Aubrey Higgin celebrates nature as an escape from the modern age. Higgin transports the viewer to idyllic memories of the outside world; these previously fading memories are revitalised by the magnitude and beauty of nature, illustrated through his use of texture and vibrant colours. These vivid colours evoke positivity, vitality and excitement; yet his peaceful, tranquil scenes are also nostalgic – a longing for the pre-digital age.
The digital world we are living in today is so removed from nature; everything is viewed through a screen, and as such we lose the beauty of depth and 3-dimensional realities that nature offers us. By employing such idiosyncratic texture in his work, Higgin hopes to appeal to the viewer’s senses and ultimately enable the audience to break free from digital domination and reinvigorate the waning connection between humankind and nature. With the use of his imagination and unique perspective, Higgin looks to recreate nature on canvas, giving these scenes a life of their own, rather than merely replicating landscapes visible to the human eye.
“I want the paint to feel almost as if it’s alive - dancing on the surface.”
Past masters of impressionism, and in particular Monet, bear significant influence over Higgin’s work, albeit in a contemporary manner. Whilst these influences are clear to see, he breaks down details with techniques reminiscent of Richter in clear contrast to the impressionist movement. He abandons the fine details and lets his imagination and memory determine the image. Higgin strips off the fine superfluous details and focuses on blocks of colour, transforming the Lilies into the likes of a floating island in a sea of light. From close up the heavy painterly strokes become the focal point instead of the composition. The technique combines order and chance through his thick kinetic application of paint.
Higgin often adopts a vibrant yet minimal colour palette which he executes in lively tones. The build-up of paint gives the work a sheer scale of power and presence that are intrinsic to the scenes of nature. Higgin’s works are almost a fine line between painting and sculpture. He uses unusual tools such as builders' painting knives and horse cleaning brushes to create gestural rich textures. The 3-dimensional impasto technique and the often warm, romantic background allows him to express an idealized representation of reality, creating his own artistic language.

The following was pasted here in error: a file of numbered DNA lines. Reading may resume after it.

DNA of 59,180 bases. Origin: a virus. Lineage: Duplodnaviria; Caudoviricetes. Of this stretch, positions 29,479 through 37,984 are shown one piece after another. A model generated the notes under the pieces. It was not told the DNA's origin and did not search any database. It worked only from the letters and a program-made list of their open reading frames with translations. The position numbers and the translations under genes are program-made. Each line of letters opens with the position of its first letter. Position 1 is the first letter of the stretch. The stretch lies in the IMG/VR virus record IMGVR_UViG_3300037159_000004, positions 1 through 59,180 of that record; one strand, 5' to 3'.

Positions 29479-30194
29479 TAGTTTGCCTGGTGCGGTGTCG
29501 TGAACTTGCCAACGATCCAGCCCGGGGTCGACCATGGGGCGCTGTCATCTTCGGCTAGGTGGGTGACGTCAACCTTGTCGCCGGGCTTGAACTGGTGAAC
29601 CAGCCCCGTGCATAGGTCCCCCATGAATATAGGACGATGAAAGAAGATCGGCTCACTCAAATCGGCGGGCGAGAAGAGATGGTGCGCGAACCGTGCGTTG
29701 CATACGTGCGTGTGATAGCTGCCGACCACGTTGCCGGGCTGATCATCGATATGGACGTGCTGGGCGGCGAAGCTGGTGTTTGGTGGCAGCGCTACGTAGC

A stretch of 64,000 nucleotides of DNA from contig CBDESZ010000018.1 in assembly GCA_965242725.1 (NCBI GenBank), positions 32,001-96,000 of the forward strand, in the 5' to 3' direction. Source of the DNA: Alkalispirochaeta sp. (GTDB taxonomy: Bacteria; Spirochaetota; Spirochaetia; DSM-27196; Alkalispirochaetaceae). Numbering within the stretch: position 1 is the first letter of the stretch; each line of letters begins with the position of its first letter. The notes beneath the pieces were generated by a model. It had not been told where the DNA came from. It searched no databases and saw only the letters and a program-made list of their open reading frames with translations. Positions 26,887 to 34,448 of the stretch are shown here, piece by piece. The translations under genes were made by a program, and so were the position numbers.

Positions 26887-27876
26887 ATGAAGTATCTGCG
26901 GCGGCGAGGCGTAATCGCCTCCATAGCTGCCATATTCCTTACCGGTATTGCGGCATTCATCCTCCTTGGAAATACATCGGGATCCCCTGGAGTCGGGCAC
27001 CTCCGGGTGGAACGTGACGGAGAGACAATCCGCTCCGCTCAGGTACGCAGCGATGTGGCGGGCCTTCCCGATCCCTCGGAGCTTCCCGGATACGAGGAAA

Aubrey Higgin (b. 1993, Cheshire, United Kingdom) currently lives and works in London. He was raised in the Cheshire countryside and received a Bachelor of Arts Degree in Fine Art from Reading University. He has exhibited internationally with Hatch Middle East (2018) and was selected as one of eight artists for the 2018 exhibition – ‘Emerging Artists; An Edit’ at London’s contemporary 45 Park Lane, an event to celebrate artists who are ‘shaping the future of art’. He has collaborated with a number of charities in his exhibitions, including James’ Place, opened by The Duke of Cambridge. Higgin’s work can be found in private collections internationally, including Geneva, Dubai, Rome and Santa Monica.